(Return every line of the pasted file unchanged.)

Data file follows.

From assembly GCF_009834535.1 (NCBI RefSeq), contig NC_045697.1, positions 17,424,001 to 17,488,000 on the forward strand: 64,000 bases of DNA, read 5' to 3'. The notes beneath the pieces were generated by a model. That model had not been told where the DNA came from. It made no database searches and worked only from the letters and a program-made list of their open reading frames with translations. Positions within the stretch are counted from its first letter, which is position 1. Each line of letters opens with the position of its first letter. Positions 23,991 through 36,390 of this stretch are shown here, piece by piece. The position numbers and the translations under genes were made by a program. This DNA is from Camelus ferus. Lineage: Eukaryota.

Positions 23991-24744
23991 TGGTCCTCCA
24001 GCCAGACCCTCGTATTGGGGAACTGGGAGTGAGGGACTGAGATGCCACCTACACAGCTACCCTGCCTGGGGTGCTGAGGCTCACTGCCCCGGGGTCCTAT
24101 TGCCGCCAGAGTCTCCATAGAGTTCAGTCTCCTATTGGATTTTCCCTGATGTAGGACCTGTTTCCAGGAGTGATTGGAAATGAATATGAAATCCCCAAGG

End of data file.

From assembly GCF_009834535.1 (NCBI RefSeq), contig NC_045697.1, positions 17,424,001 to 17,488,000 on the forward strand: 64,000 bases of DNA, read 5' to 3'. The notes beneath the pieces were generated by a model. That model had not been told where the DNA came from. It made no database searches and worked only from the letters and a program-made list of their open reading frames with translations. Positions within the stretch are counted from its first letter, which is position 1. Each line of letters opens with the position of its first letter. Positions 23,991 through 36,390 of this stretch are shown here, piece by piece. The position numbers and the translations under genes were made by a program. This DNA is from Camelus ferus. Lineage: Eukaryota.

Positions 23991-24744
23991 TGGTCCTCCA
24001 GCCAGACCCTCGTATTGGGGAACTGGGAGTGAGGGACTGAGATGCCACCTACACAGCTACCCTGCCTGGGGTGCTGAGGCTCACTGCCCCGGGGTCCTAT
24101 TGCCGCCAGAGTCTCCATAGAGTTCAGTCTCCTATTGGATTTTCCCTGATGTAGGACCTGTTTCCAGGAGTGATTGGAAATGAATATGAAATCCCCAAGG